Characters Welcome: Phoebe Wynne

Characters Welcome is pleased to introduce Phoebe Wynne, one of the original James Towne colonists who disappeared into the mists. Here she is in her own words…

My name is Phoebe Wynne. I originally hail from Dorset, England. In 1609, I sailed the Atlantic with my momma to James Towne, Virginia. Poppa was on another ship and was lost at sea. Unfortunately, our arrival coincided with what the colonists called the “Starving Time.”

By some means that I can’t comprehend, I traveled through a mist and found myself in the twenty-first century to tell my tale. I have lived in this time for three years, but the recent news reports of cannibalism at James Towne returned the horrors of that terrible winter to the forefront of my mind. Not a horse nor dog roamed the colony, and the skeleton discovered was only one of many corpses dug up and eaten.

Master Collins committed the greatest of sins. He hated his wife and killed her, saying that she had died. Then he cut her up, salted her, and satisfied his hunger. For his crime, he was burned at the stake. Whilst the other colonists were engaged in the execution, Momma and I slipped out of the fort unseen.

Once outside, we met the Paspahegh Indians, members of the Powhatan chiefdom. Contrary to what we had learnt from the colonists, the warriors were not “savages.” They did not believe in killing or raping women and children. The tribe saved us from starving along with our comrades and adopted us as one of their own. ‘Twas amongst them that I learnt the ways of wisakon, the art of healing, and became a cunning woman like my momma.

When I traveled to the twenty-first century, I met Detective Lee Crowley. He looks so much like a Paspahegh warrior that I immediately thought of him as a friend. No one initially believed my tale that I hailed from the seventeenth century, and Lee’s ex-wife, a psychologist, was assigned to my case to discover the truth.

Through hypnosis, Shae helped me recall what trauma I had endured. Her therapy worked for awhile, but I felt a stronger connection to Lee. When I was around him, I sensed his frustration of being caught betwixt two cultures. Adopted as a toddler, he had no idea what tribe he belonged to and kept a collection of artifacts from various tribes. In response to his questions about the past, I showed him the dreaming.

At first, he was skeptical that the dreaming could be a passageway betwixt two worlds, but the more we participated in the misty connection, the more he believed. He saw the world I had experienced firsthand, and as a result, he learnt more about his own culture and became curious to discover more.

We grew closer.

Shae dismissed the dreaming as the equivalent of hypnosis and worried that I lived in a fantasy world. I attempted to prove to her from where and whence I hailed. Yet, only Lee believed me.

The world of the seventeenth century was fraught with danger. Colonists killed Indians, and in turn, they retaliated. More and more people came from England and soon the native people were outnumbered. Some like to believe the English possessed superior weapons, but matchlock rifles were of little consequence to Powhatan bowmen. Sheer numbers overwhelmed them.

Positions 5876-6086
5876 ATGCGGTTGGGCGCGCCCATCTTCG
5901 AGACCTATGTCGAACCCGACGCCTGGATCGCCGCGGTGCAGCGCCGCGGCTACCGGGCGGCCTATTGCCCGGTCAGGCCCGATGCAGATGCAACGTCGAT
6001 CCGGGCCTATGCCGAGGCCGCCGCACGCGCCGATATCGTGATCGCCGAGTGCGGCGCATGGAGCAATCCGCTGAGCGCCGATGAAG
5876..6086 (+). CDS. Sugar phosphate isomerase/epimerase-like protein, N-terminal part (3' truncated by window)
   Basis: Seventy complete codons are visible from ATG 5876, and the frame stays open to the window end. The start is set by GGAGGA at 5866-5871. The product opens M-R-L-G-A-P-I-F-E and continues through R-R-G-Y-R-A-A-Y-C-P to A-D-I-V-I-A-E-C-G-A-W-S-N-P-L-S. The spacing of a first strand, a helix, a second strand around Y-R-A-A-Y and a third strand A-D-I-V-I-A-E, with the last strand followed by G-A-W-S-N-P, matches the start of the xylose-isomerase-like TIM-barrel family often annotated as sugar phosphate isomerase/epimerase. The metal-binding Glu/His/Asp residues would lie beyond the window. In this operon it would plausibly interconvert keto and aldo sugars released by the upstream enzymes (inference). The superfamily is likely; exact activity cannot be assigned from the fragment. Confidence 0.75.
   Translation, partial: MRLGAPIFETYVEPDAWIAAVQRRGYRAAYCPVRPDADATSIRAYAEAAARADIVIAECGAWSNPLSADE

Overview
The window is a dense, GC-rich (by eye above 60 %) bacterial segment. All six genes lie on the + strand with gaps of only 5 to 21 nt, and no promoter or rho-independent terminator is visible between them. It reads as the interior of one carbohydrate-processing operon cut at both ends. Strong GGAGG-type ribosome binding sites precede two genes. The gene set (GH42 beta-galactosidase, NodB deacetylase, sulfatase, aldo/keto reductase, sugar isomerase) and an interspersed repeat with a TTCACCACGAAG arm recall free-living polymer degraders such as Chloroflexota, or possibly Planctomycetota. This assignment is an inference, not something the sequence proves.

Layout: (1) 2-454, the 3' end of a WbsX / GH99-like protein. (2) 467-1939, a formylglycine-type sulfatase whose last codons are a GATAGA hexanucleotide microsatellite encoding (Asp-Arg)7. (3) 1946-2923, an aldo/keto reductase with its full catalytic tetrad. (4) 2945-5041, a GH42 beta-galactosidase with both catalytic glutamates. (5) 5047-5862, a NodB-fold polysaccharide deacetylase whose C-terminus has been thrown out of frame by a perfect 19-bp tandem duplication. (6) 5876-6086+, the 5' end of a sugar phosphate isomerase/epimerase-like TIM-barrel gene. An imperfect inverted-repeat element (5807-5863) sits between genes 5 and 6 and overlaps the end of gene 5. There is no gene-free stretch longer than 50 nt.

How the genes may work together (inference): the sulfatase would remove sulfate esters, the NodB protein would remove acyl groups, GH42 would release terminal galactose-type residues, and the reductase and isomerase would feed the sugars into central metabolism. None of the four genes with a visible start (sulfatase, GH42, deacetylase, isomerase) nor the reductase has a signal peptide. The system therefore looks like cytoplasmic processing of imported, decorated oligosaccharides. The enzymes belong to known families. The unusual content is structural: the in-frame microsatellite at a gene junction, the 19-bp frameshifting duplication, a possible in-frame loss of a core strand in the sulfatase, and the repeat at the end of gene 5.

Then, there was disease. The colonists brought influenza, measles, and small pox to name a few. ‘Twasn’t ’til I lived in the twenty-first century that I fully understood the native people had no immunities to the introduced maladies. As a cunning woman, I tended those who became sick and watched many of them die. My world nearly crumbled lacking the necessary medicines to save the ones I loved.

Against my will, I was eventually returned to colonial life. So much had changed in the intervening years. E’en so, cunning women were often feared and believed to be witches. In modern times, most believe that Virginia was free from witch trials. I’m living proof to the contrary, and The Dreaming: Walks Through Mist is my story.

Bio: Kim Murphy lives in Virginia, where she absorbs the scenery, rich culture, and history of the area. When she’s not researching, attending author events, or writing, she can be found hiking with her Belgian sheepdogs, Saber and Phoebe. Although Saber is quite different from the Belgian in Whispers from the Grave, he was named after the dog in the book. And yes, Phoebe was named after the character, Phoebe Wynne. The Dreaming: Walks Through Mist has won the Next Generation Indie Book Award and an Honorable Mention from ForeWord magazine.


Walks Through Mist

by: Kim Murphy

Witch trials in Virginia? Salem wasn’t the first…Psychologist Shae Howard treats a patient who claims to recall nothing of the current century. Under hypnosis, Phoebe Wynne tells an astonishing tale of an ocean crossing to Colonial Jamestown, followed by near starvation and a daring escape to a nearby Indian tribe.Although Shae’s ex-husband, seasoned police detective Lee Crowley, is intrigued by Phoebe’s story, he remains skeptical regarding her claim that she’s from the seventeenth century. A Native American himself, he does, however, admit to feeling a kinship with Phoebe. How is it that she seems to understand his pain and anger at being caught between two cultures?Phoebe shows Lee “the dreaming,” which reveals a misty world where the Powhatan people and Colonial Jamestown come to life… and connects him to his own past. Is Phoebe delusional? A witch? Or has she indeed traveled through time?

The Dreaming series:
Walks Through Mist
Wind Talker (coming 2014)

Whispers series:
Whispers from the Grave
Whispers Through Time

Promise & Honor trilogy:
Promise & Honor
Honor & Glory
Glory & Promise

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